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Colin Fritz thought he had a job waiting for him after his 1991 graduation from the University of Iowa law school.
But the recession dissolved his chances of landing that $72,000-a-year job when the Los Angeles law firm he was headed for hired just half of its applicants.
That left Fritz, 32, to send resumes to government agencies and private law firms from his Lancaster home while doing some temporary legal secretarial work.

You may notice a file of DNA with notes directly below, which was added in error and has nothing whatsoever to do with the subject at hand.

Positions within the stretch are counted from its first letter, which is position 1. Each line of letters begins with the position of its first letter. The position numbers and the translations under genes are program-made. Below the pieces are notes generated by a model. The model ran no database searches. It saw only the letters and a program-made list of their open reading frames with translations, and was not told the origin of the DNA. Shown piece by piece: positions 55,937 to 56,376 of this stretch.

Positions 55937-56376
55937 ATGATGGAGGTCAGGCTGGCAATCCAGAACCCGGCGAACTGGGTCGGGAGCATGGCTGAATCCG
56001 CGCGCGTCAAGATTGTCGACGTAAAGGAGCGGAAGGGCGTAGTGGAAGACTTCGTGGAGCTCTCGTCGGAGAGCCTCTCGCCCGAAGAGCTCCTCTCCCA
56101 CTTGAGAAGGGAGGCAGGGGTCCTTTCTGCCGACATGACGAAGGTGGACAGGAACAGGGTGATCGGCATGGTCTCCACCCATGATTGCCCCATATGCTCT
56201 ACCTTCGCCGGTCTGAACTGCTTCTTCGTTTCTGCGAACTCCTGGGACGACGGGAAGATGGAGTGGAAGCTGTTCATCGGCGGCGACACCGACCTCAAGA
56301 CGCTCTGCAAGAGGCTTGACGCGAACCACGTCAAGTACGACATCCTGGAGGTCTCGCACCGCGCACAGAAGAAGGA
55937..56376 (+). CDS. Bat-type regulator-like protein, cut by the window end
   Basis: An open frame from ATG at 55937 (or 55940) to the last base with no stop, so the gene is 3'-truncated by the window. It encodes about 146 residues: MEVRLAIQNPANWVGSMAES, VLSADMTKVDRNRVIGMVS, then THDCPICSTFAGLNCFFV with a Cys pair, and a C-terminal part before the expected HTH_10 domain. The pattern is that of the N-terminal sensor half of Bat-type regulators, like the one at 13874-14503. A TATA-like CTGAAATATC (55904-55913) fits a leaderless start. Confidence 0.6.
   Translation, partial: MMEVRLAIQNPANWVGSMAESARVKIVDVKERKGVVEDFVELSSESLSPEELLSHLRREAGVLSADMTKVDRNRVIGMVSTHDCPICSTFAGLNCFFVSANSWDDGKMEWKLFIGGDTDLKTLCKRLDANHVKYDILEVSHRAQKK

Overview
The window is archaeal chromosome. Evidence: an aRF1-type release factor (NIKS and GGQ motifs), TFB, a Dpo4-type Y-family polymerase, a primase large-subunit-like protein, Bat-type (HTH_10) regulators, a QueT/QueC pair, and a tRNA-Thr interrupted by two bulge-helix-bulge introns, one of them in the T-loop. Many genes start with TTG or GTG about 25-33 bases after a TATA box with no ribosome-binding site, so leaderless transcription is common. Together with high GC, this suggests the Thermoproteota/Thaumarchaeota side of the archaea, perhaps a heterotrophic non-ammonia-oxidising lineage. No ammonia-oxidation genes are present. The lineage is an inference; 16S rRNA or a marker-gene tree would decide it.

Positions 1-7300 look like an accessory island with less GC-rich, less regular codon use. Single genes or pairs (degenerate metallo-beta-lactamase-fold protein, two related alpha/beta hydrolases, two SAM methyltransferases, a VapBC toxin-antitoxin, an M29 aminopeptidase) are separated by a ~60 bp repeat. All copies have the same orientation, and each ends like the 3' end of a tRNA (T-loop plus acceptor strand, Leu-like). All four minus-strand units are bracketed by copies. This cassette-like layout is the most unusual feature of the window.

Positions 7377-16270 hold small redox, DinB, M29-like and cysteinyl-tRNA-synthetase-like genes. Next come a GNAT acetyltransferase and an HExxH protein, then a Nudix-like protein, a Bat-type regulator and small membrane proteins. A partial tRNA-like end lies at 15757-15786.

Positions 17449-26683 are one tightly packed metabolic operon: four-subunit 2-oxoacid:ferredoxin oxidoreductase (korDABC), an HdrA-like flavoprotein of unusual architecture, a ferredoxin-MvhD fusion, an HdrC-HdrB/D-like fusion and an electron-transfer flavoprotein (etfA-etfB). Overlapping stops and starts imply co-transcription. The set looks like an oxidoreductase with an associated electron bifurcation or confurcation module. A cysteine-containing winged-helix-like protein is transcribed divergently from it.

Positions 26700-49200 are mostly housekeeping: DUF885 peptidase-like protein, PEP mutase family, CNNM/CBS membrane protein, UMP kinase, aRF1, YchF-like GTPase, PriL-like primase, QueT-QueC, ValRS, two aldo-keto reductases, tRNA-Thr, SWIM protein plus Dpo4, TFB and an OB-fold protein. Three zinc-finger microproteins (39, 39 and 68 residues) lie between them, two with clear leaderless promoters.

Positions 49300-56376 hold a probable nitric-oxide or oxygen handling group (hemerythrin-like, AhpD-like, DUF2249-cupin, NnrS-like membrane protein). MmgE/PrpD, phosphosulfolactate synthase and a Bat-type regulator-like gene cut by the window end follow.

"You're not just competing with other law school graduates. You're competing with the three-, four- and five-year attorneys who just got laid off," he said.
Rose Pedone, 45, who graduated from the University at Buffalo law school last May, tells a similar tale.
She applied to the U.S. Labor Department and the National Labor Relations Board and got an interview for one of 50 U.S. Justice Department jobs for which 3,000 others applied. She wasn't hired.
"I've got no offers and no prospects and it's depressing. I want to work, I know I could be an asset, and here I sit," said Pedone, who lives in Cheektowaga.